As The Huffington Post aptly observed last December, it ain't easy being Muni.
San Francisco's public transportation agency has been plagued by ballooning costs, angry riders, and what one city supervisor dubbed a "crisis of management" for years. It's the organization local pundits love to hate. In fact, recent rumors of increased fares have San Francisco's loudest voices drinking the haterade by the gallon.
And then there's the speed. To the chagrin of regular riders, Muni is notoriously slow and seemingly always delayed. "I've gotten stuck so many times that I've considered setting up housekeeping inside," wrote passenger Dan Vojir.
But is there light at the end of the Stockton Tunnel?
A new proposal by Municipal Transportation Agency planners promises to boost travel times on its busiest lines by anywhere from 12 to 28 percent, according to officials. The San Francisco Chronicle outlines the details:
The eight routes proposed for the so-called rapid bus improvements include: J-Church; N-Judah from La Playa to Church Street; 5-Fulton from La Playa to Market Street; 8X-Bayshore Express from Geneva and Ocean avenues to San Bruno and Silver avenues; 14-Mission from Daly City BART Station to the Embarcadero; 22-Fillmore from 16th and Church streets to Third and Church streets; 28-19th Avenue from Junipero Serra Boulevard to California Street, and 30-Stockton from Van Ness Avenue and Chestnut Street to Stockton and Market streets.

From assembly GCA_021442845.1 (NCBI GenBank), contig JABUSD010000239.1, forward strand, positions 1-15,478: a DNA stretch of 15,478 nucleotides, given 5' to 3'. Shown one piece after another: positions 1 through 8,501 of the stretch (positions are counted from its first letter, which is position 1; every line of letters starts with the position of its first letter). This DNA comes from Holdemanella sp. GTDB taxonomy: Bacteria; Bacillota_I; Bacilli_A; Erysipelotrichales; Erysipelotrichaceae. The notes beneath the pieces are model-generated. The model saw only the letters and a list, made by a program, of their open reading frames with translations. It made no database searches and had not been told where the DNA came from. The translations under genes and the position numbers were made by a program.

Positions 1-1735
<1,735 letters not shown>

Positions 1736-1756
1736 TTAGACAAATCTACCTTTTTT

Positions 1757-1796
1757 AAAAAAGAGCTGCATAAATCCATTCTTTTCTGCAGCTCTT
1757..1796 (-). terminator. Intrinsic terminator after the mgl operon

Other changes being considered include construction of new bus boarding islands and widened sidewalk boarding zones, creating right turn lanes for nontransit vehicles, prohibiting nontransit vehicles from making turns that impede buses and widening narrow lanes that force buses to use two lanes.
The plan has previously faltered due to budget cuts, but according to the Chronicle, it's been reignited and is currently under environmental review. The agency will host a series of community meetings for riders to sound off on the details beginning at the end of this month.
Meanwhile, Muni officials are also in the process of pushing a measure that would allow for all-door boarding--another effort to improve efficiency. While certain renegade passengers have been boarding buses through the rear door for years (we're looking at you, she-who-will-not-be-named HuffPost SF editor), authorities worry that condoning the policy will lead to even more sneaky travelers looking for a free ride.
"The issue of how to do this with the right level of education and enforcement is the difficult part," Muni Chief Ed Reiskin told the Bay Citizen. "What we don't want to do is spread the message that Muni is free now."
According to the Bay Citizen, fare evasion can cost Muni up to $19 million per year.
What do you think of Muni's plans for a speedier future? Be sure to let us know in the comments, and check out one of the upcoming town halls to air your grievances in person.
Correction: An earlier version of this story suggested the new Muni proposal would increase speeds by more than 30 percent.
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